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Study Reveals Hating Certain Sounds Could Indicate Brain Problem





Are you one of those people who severely react from hearing certain sounds, like screeching on a chalkboard, someone clicking their tongue, someone breathing, or someone chewing loudly? You wince, you get this extremely uncomfortable feeling, and your ‘fight or flight’ response gets activated. Well, if you do, that, my friends, is called misophonia.

Misophonia, which is also called selective sound sensitivity syndrome, is a condition characterized by excessively negative reactions to certain sounds. These noises, or ‘trigger sounds’ as others call them, may have a specific pattern or meaning and may be associated with a person’s past experiences. There is no known cause of misophonia, but some theories suggest that it may stem from problems with the central nervous system of in the development of a conditioned response.

Misophonia is a disorder characterized by severely negative reactions from trigger sounds.

However, researchers from Newcastle University in England may have come up with an answer. They have found a difference in the brains, specifically in the frontal lobe, of people with misophonia and of those who do not suffer from the disorder. Apparently, when people with misophonia hear trigger sounds, changes in their brain activity occur, prompting their brains to work harder than usual. The research team also discovered that affected individuals have increased heart rate and increased sweating when exposed to trigger noises.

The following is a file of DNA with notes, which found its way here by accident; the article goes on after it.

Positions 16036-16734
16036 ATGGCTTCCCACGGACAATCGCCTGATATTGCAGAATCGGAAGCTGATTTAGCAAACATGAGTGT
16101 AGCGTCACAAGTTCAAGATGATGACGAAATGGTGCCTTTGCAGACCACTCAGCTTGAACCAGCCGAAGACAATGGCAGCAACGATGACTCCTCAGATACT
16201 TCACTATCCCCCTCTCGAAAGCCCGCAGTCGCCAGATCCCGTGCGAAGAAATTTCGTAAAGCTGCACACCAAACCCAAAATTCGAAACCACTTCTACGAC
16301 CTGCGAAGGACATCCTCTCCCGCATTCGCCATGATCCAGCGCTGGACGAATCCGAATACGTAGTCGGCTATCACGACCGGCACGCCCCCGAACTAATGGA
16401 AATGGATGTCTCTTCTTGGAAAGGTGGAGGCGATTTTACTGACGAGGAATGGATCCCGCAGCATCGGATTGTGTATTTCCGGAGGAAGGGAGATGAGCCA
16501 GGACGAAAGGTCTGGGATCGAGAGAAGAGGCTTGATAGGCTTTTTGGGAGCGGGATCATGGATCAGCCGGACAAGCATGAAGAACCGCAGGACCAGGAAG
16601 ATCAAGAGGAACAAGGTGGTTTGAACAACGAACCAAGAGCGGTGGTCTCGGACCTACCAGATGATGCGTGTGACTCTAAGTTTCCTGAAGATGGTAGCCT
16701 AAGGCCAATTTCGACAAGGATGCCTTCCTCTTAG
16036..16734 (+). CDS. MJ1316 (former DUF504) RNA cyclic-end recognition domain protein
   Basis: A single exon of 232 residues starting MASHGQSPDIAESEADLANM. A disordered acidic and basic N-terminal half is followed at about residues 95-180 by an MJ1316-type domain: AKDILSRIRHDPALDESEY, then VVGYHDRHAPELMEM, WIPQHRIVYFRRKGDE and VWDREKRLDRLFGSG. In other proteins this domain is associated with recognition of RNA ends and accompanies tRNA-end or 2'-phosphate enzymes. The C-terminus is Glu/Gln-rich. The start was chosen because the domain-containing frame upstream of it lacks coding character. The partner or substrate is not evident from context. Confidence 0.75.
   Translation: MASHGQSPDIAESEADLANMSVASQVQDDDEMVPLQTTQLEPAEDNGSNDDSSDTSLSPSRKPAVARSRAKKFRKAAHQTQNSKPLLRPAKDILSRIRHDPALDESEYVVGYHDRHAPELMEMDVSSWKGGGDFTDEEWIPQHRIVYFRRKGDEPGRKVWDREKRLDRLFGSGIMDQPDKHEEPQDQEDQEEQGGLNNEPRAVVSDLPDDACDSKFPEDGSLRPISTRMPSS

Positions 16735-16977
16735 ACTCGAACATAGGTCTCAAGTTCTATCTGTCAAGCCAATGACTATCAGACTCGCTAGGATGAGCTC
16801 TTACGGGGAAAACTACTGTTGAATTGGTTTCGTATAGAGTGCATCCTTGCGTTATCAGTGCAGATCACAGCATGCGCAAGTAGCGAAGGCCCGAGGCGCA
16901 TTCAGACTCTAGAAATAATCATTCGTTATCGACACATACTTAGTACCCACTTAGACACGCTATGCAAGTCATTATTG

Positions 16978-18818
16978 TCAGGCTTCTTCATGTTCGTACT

Dr. Sukhbinder Kumar from the Institute of Science at Newcastle University stated:

“This study demonstrates the critical brain changes as further evidence to convince a skeptical medical community that this is a genuine disorder.”

Some research shows that approximately 20% of the population suffers from misophonia, with girls being more commonly affected. Its onset typically occurs between the ages of 9 and 13. People with mild reaction from trigger sounds may feel uncomfortable, anxious, or may have the urge to flee. Severe reactions, on the other hand, may cause anger, panic, fear, emotional distress, or in extreme cases, suicidal thoughts or the urge to stop or kill whoever or whatever is making the noise.

Misophonia is a lifelong condition but it can be managed.

Misophonia can affect a person;s daily life but it can be managed through sound therapy and psychological counseling. Other treatment approaches also include using a hearing aid, antidepressant therapy, and talk therapy. In addition, lifestyle changes may help people with misophonia, as getting enough sleep, eating healthy food, and exercising regularly can help manage stress.

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